Smoking is known to cause damage to DNA, but very little is known regarding the effects of smoking on different susceptibility genes in colorectal cancer. A recent study in South Korea and published in BMC Cancer examined the interaction between smoking and colorectal cancer susceptibility genes.
Smoking is a known risk factor for many types of cancers that affect different parts of the body. Cigarette smoke has been shown to contain over 60 different carcinogenic compounds which ultimately cause DNA damage to our cells. The DNA damage that is caused by the carcinogenic compounds in cigarette smoke can lead to mutations in oncogenes, or tumor suppressor genes. Oncogenes ultimately cause cells to divide out of control and this leads to tumor formation. Alternatively, the DNA mutations can occur in genes that play a direct role in regulating how frequently a cell divides.
The effects of smoking have been shown in tumor development of many cancers, including colorectal cancer. Although the effects of smoking have been linked to many different mechanisms in the formation of cancer, there has been little research that shows direct interactions between the genes linked to cancers and smoking, especially in colorectal cancers. Genome-wide association studies have shown genes involved in the initiation and progression of colorectal cancers, but studies have yet to identify the gene-environment interactions between colorectal cancer genes and smoking.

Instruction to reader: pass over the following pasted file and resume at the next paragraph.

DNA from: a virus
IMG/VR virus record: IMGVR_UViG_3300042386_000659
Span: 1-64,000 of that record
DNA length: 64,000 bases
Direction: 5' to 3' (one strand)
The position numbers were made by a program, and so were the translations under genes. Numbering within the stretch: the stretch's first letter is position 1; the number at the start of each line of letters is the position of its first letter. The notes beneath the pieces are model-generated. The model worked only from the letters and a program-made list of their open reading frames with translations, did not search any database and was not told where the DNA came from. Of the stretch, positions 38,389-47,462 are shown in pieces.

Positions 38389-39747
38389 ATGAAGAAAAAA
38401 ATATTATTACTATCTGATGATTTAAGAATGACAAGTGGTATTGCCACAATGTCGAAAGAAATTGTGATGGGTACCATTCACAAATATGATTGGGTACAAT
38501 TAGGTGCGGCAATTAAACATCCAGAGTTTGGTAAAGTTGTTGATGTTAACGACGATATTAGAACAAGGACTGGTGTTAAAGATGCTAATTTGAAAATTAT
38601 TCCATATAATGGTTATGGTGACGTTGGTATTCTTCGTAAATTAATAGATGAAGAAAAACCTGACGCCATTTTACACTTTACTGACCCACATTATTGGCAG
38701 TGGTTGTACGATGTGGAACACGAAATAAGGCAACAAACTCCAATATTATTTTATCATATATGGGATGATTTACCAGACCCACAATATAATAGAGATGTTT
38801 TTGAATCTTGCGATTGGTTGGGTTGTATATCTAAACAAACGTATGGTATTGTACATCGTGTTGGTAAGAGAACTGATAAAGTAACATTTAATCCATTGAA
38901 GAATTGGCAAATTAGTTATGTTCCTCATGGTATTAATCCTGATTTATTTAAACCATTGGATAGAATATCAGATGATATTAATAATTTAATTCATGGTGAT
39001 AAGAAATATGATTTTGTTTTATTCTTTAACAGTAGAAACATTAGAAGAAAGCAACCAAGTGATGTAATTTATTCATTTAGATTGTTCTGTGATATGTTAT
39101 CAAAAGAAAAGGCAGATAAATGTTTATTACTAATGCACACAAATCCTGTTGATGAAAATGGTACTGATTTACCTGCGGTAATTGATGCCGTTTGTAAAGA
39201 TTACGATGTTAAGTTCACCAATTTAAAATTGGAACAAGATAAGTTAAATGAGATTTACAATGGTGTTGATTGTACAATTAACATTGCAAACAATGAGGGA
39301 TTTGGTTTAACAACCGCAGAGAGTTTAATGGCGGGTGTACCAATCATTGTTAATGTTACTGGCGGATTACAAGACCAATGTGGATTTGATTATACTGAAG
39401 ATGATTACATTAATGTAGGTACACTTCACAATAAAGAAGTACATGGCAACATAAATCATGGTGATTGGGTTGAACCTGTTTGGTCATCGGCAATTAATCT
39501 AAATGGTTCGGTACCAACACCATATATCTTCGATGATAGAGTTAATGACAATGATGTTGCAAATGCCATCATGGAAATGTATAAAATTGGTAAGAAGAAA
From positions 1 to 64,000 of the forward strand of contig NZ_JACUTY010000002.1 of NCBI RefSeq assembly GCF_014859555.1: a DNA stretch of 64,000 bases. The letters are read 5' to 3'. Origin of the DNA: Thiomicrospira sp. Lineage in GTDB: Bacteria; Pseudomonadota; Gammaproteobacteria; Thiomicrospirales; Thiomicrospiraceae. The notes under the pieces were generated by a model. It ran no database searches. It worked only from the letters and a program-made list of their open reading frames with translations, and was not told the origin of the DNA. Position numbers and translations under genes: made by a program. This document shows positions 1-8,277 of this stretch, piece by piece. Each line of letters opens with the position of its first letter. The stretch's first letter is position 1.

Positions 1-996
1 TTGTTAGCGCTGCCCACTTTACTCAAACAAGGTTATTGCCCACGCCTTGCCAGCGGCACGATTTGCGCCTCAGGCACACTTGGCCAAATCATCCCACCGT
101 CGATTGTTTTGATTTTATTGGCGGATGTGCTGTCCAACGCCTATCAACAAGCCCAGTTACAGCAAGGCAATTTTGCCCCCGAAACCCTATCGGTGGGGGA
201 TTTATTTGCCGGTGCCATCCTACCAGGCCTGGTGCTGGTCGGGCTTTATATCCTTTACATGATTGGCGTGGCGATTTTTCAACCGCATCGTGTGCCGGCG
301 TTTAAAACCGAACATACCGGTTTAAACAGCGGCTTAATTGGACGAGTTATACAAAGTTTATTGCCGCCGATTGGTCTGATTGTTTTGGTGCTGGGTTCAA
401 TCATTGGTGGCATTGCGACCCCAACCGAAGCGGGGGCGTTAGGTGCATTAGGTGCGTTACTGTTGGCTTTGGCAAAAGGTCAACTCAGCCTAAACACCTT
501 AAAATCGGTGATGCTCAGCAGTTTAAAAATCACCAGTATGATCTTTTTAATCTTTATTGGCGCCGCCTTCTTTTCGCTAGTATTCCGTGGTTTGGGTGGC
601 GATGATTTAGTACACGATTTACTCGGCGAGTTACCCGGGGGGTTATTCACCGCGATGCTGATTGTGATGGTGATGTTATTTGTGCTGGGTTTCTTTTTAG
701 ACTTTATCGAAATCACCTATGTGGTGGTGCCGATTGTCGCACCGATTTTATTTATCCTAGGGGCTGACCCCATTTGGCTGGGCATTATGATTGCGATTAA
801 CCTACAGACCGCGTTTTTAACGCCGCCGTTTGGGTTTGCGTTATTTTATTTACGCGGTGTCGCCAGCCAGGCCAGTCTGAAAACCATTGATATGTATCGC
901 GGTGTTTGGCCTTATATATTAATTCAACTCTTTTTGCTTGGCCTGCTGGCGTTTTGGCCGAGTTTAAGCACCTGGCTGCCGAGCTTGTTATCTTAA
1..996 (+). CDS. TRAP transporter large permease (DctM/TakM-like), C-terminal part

Interactions between Cancer Genes and Smoking?
Nan Song and research colleagues at the Cancer Research Institute in South Korea wanted to study the effects of smoking on different colorectal cancer susceptibility genes. Their results were recently published in the journal BMC Cancer. Seven hundred and three colorectal cancer patients and 1,406 healthy control participants participated in this study. The researchers examined thirty colorectal cancer susceptibility genes that were identified in previous studies and literature. They used a mathematical model to identify the effects of smoking by gender on the different genes.
The results showed an increased colorectal cancer risk in men who smoked for longer, who smoked greater quantities and smoked more pack-years. For women, an increase in colorectal cancer risk was observed with more pack-years of smoking. The group also found that there were significant interactions between the effects of smoking on the thirty different genes. They were able to identify five unique gene interactions.
In conclusion, this group demonstrated that the effects of smoking are in fact observed in increased colorectal risk and that there is a clear interaction between smoking status and genes known to be associated with colorectal cancer initiation and progression. In addition, some DNA mutations in these genes were clearly a result of smoking behaviours and they were gender specific. One reason why the effects of smoking were not as pronounced in women as they were in men could be due to the anti-estrogen effect of smoking. It is evident that more studies are needed to elucidate the mechanisms by which cigarette smoking causes DNA damage leading to colorectal cancers.
Written by Ingrid Qemo, BSc
Reference: Song, et al. 2017. Effects of interactions between common genetic variants and smoking on colorectal cancer. BMC Cancer. 17:869.